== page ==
Complexity theory offers some useful insights into the nature of continuity and change and is thus of considerable interest in both the philosophical and practical understanding of educational and institutional change. Complexity theory’s notion of emergence implies that, given a significant degree of complexity in a particular environment, or critical mass, new properties and behaviours emerge that are not contained in the essence of the constituent elements, or able to be predicted from a knowledge of initial conditions. These concepts of emergent phenomena from a critical mass, associated with notions of lock-in, path dependence, and inertial momentum, contribute to an understanding of continuity and change that has not hitherto been readily available in other theories of or perspectives on change.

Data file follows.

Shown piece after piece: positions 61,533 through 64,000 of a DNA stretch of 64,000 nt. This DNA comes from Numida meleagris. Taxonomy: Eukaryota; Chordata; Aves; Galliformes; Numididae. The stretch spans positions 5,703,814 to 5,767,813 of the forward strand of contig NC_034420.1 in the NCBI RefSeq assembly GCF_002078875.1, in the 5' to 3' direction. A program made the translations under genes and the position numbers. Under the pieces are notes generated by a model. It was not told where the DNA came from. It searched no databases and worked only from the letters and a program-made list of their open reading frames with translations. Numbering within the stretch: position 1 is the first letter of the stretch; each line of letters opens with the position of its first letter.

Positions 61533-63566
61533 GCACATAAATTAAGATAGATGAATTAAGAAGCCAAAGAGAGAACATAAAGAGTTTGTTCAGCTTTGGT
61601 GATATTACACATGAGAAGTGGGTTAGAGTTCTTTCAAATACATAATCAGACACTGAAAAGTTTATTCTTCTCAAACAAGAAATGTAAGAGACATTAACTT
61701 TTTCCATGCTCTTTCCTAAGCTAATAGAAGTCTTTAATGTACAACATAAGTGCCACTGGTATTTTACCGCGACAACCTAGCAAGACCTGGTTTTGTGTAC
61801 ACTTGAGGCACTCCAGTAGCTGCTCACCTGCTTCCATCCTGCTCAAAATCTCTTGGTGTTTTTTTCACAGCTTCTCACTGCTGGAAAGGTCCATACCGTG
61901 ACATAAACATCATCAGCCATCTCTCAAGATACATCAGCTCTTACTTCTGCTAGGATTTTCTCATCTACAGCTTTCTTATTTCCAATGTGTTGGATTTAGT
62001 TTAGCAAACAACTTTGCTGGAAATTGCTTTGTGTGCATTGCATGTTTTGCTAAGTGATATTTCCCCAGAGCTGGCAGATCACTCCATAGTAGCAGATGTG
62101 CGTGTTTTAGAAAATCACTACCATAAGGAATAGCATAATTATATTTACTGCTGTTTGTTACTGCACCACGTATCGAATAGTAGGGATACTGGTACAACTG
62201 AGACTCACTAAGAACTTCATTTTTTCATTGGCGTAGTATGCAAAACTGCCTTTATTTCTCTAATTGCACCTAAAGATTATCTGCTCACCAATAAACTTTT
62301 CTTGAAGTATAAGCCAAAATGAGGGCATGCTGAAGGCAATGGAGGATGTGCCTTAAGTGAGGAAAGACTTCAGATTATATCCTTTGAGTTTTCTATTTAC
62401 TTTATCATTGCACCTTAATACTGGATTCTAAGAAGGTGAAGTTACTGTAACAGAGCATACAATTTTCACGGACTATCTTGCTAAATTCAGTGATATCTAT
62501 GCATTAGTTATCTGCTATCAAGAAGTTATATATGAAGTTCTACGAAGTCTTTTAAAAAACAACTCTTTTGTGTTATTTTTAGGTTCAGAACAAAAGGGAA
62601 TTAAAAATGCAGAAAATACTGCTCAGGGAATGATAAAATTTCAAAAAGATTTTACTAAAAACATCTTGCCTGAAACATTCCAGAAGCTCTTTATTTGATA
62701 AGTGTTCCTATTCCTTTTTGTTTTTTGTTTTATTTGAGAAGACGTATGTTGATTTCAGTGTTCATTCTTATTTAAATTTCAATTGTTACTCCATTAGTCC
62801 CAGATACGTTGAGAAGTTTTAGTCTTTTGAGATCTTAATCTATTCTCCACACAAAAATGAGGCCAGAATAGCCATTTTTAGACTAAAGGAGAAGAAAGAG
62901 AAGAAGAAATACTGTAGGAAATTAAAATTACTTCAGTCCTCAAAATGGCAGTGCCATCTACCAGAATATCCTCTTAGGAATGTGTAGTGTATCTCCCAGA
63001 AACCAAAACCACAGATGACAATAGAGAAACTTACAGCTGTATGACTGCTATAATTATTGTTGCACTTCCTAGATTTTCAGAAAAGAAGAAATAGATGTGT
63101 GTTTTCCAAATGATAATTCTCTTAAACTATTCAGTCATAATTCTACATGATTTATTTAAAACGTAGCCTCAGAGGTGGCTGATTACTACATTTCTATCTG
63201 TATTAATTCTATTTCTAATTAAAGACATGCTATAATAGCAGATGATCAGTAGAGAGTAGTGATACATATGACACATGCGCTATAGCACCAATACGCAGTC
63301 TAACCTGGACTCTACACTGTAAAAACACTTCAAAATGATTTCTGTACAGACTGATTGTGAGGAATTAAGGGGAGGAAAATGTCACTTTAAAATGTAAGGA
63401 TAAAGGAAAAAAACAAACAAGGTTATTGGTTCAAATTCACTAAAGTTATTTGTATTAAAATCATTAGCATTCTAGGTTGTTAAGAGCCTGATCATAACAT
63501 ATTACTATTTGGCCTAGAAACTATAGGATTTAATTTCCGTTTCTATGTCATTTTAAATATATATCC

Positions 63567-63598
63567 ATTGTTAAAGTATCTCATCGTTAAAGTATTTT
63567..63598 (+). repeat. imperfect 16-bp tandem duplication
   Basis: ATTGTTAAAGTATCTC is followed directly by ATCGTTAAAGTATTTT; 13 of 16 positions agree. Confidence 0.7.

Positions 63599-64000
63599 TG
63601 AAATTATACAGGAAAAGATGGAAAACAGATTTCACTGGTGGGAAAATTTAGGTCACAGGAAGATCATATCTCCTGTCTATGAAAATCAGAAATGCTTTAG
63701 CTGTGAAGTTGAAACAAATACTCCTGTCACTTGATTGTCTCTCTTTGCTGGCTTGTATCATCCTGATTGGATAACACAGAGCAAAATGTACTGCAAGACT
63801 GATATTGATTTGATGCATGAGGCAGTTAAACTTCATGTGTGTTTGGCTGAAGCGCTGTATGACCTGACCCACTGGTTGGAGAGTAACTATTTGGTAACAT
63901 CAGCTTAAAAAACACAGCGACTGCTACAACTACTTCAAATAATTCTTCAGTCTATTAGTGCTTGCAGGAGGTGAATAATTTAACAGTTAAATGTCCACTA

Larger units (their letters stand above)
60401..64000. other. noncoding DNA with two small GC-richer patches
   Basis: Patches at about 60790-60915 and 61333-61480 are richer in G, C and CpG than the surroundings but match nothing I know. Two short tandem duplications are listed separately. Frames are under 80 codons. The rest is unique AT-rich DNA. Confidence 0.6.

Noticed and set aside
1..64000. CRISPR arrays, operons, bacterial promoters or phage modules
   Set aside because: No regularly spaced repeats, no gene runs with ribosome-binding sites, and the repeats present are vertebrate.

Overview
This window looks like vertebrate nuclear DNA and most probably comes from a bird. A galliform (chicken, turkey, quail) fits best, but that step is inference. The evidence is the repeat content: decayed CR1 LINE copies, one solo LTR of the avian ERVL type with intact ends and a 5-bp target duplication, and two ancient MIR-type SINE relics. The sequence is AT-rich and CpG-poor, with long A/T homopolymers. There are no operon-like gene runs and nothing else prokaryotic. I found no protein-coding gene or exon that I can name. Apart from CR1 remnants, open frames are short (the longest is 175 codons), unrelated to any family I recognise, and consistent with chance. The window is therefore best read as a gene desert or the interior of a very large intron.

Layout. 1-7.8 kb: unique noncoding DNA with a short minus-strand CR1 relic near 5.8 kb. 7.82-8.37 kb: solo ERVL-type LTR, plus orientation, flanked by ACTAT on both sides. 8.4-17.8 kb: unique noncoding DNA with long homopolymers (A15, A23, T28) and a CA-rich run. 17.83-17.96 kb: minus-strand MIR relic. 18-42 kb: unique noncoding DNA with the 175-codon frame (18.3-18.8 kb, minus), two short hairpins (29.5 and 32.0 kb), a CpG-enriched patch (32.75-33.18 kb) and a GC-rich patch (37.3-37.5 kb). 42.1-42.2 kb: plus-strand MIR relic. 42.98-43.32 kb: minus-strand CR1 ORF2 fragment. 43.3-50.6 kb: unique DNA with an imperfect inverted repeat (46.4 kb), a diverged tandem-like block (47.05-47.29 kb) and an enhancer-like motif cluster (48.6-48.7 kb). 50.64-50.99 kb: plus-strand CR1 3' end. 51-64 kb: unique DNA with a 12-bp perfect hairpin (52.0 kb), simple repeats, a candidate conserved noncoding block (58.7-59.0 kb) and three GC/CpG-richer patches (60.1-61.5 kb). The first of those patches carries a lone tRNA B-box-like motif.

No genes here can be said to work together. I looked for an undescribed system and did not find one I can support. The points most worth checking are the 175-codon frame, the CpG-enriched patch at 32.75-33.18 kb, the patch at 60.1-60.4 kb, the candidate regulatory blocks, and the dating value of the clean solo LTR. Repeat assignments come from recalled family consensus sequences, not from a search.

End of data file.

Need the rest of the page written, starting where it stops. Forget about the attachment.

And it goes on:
Research Professor on society, culture, art, cognition, critical thinking, intelligence, creativity, neuroscience, autopoiesis, self-organization, complexity, systems, networks, rhizomes, leadership, sustainability, thinkers, futures ++
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